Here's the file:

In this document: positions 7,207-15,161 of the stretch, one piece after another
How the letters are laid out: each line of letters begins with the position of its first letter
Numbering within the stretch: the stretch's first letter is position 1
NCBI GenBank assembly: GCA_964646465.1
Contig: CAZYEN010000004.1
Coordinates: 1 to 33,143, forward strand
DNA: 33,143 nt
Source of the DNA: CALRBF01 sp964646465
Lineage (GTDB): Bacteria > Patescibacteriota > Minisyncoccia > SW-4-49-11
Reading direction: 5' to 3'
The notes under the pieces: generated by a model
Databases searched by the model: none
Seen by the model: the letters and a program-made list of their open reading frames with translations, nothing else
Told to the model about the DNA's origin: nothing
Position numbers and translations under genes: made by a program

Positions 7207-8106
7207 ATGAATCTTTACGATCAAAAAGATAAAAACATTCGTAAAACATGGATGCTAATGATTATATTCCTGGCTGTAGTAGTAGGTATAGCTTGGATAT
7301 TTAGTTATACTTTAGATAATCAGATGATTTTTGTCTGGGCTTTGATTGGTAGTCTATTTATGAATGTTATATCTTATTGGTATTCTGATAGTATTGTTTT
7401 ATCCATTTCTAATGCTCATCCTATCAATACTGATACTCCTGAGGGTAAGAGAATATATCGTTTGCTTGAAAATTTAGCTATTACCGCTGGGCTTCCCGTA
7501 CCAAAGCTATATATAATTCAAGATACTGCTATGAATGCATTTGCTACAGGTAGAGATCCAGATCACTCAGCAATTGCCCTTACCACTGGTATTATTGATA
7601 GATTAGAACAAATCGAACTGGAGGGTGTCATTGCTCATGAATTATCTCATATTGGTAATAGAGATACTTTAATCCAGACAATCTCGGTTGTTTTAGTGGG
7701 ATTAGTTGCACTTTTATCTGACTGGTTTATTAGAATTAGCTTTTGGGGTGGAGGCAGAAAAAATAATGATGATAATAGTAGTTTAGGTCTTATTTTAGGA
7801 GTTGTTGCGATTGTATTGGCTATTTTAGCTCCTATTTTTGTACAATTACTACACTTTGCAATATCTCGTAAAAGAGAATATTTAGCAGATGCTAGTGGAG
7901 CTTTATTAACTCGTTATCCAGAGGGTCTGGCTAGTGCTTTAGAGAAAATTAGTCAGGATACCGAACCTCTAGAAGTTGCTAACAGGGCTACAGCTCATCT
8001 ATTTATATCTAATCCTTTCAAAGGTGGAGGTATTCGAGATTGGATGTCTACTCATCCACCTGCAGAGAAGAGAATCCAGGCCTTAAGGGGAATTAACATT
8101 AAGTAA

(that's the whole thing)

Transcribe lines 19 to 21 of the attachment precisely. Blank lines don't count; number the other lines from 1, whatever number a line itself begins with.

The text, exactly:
7401 ATCCATTTCTAATGCTCATCCTATCAATACTGATACTCCTGAGGGTAAGAGAATATATCGTTTGCTTGAAAATTTAGCTATTACCGCTGGGCTTCCCGTA
7501 CCAAAGCTATATATAATTCAAGATACTGCTATGAATGCATTTGCTACAGGTAGAGATCCAGATCACTCAGCAATTGCCCTTACCACTGGTATTATTGATA
7601 GATTAGAACAAATCGAACTGGAGGGTGTCATTGCTCATGAATTATCTCATATTGGTAATAGAGATACTTTAATCCAGACAATCTCGGTTGTTTTAGTGGG